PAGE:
Why Aren’t There More Women in Tech?

Reprinted with permission from NextGeneration.

Women are underrepresented in the tech sector. Not only that, but they’re underpaid, often passed over for promotions and faced with everyday sexism. It’s no wonder women are more likely to leave the industry within a year compared to their male counterparts.

So what’s going on?

To dissect the problem, we need to look at early development. In high school, girls achieve better grades than boys. Yet for women who do pursue computer science at the university level, they find themselves outnumbered by men—82 percent versus 17 percent—one of the highest gender disparities in course subjects. And this imbalance isn’t helped by the falling trend of females taking up science, maths and computing courses. One reason more girls don’t pursue math- and science-related degrees could be the ‘pinkification’ of girls in early age: Toys, clothes and job possibilities are still marketed towards either gender, despite recent developments reversing this historic trend.

This lack of women taking up tech-related degrees translates into the workforce, where at many tech companies, males form the overwhelming majority of employees. This leads to women experiencing sexism and feeling like they don’t belong. According to a survey by The Guardian, 73 percent of workers in the tech industry believe the field is sexist.

More women leaving the industry means fewer role models at the top, which further discourages women from entering the tech field. Having key women in senior leadership roles can positively encourage other women to join organizations that clearly support the advancement of women’s careers.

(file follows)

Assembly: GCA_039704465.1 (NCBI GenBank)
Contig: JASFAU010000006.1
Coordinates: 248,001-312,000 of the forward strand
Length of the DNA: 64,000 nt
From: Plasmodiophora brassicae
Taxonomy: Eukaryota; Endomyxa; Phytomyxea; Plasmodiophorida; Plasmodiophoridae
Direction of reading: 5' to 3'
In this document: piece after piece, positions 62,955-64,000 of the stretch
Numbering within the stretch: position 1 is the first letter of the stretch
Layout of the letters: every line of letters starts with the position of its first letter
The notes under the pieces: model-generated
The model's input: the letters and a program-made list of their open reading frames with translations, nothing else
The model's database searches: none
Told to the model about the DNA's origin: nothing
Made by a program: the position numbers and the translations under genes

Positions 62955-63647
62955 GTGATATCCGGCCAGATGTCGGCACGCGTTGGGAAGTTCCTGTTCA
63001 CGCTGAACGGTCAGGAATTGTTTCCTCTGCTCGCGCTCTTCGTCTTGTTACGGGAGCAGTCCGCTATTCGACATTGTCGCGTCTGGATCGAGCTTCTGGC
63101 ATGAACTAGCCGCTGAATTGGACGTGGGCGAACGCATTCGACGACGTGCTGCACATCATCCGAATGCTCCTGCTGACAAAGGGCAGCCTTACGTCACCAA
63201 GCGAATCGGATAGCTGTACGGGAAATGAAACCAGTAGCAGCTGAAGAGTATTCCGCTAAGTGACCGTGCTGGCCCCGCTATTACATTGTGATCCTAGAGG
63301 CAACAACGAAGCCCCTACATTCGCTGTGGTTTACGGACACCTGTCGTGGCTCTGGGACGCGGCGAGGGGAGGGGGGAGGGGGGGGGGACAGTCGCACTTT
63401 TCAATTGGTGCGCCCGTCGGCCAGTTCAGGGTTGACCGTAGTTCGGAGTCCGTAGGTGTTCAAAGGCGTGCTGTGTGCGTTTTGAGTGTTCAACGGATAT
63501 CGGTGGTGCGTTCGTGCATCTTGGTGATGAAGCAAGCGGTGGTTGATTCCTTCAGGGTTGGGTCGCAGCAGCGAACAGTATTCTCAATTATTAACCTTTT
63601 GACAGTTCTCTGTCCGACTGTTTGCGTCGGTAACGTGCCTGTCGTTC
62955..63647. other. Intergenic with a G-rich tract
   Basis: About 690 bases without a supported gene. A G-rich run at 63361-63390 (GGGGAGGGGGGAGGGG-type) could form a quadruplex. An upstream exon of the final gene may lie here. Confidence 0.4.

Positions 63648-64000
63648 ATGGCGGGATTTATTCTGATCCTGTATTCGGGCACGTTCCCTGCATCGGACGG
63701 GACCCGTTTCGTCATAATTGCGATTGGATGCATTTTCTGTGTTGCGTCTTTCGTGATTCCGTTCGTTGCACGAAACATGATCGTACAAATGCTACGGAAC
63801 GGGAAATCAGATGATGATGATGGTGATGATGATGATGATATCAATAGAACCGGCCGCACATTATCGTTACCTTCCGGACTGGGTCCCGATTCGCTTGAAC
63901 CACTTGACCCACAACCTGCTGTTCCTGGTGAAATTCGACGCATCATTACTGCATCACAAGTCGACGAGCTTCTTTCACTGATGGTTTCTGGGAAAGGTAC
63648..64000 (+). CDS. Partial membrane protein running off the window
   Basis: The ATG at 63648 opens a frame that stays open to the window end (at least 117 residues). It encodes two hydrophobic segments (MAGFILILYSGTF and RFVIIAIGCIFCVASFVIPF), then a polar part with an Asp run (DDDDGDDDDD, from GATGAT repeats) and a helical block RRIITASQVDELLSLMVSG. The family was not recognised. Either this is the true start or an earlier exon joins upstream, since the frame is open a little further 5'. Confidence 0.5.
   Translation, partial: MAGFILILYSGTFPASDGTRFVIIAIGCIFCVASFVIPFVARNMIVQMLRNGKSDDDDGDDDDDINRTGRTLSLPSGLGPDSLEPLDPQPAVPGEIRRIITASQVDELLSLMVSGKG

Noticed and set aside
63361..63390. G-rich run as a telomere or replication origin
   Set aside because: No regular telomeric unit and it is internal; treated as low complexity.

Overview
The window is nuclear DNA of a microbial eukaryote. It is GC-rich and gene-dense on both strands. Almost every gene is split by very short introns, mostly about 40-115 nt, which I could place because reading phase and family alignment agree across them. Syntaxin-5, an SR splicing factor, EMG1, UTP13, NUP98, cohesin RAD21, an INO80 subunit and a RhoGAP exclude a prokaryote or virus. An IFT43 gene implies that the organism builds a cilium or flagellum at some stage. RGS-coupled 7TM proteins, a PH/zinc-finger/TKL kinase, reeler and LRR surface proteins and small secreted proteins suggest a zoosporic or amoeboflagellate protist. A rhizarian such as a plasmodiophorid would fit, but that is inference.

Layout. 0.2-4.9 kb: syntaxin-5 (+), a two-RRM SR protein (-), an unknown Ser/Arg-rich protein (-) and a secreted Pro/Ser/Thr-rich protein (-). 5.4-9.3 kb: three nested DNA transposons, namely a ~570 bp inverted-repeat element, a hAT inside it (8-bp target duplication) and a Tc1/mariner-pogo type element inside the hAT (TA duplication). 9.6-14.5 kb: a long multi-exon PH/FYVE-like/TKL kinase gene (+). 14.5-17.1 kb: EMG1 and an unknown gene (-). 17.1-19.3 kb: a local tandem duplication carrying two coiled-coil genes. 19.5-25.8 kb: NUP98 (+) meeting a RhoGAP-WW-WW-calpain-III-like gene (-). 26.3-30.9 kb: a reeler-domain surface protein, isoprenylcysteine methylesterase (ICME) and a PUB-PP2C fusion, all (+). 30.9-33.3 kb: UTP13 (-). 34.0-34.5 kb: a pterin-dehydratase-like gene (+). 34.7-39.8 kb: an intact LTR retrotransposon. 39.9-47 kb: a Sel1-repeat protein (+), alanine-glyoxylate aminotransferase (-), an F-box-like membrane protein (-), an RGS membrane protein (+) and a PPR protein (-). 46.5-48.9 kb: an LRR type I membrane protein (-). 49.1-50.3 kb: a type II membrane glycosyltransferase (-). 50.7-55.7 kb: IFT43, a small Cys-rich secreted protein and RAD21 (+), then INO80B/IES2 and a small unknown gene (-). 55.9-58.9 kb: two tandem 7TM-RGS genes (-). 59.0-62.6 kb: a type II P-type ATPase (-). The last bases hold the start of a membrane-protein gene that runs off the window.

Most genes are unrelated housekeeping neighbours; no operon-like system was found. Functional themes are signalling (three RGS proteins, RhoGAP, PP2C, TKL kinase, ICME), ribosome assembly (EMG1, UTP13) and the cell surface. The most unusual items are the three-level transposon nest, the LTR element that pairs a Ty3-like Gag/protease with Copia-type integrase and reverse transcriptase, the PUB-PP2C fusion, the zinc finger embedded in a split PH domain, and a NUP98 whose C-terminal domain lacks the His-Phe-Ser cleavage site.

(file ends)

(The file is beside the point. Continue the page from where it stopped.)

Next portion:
Besides sexism, role models and stereotypes, the industry also makes it difficult to combine having a tech career with motherhood. In a recent study reported in Fortune, 85 percent of 716 women surveyed who have left the tech industry cite maternity leave policies as a major factor in their decision to leave.

This all has real-world consequences for the future of society and technology. How can devices and programs be built for everyone, if not everyone is involved in production?

It’s time we focus on the next generation of tech talent, and make sure gender equality exists for the good of everyone. This means more flexible working arrangements, more women in leadership roles and more encouragement at an early age for girls and boys to pursue whatever they are naturally interested in.

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Photo via Shutterstock


Linda Davis is CEO of Next Generation Recruitment.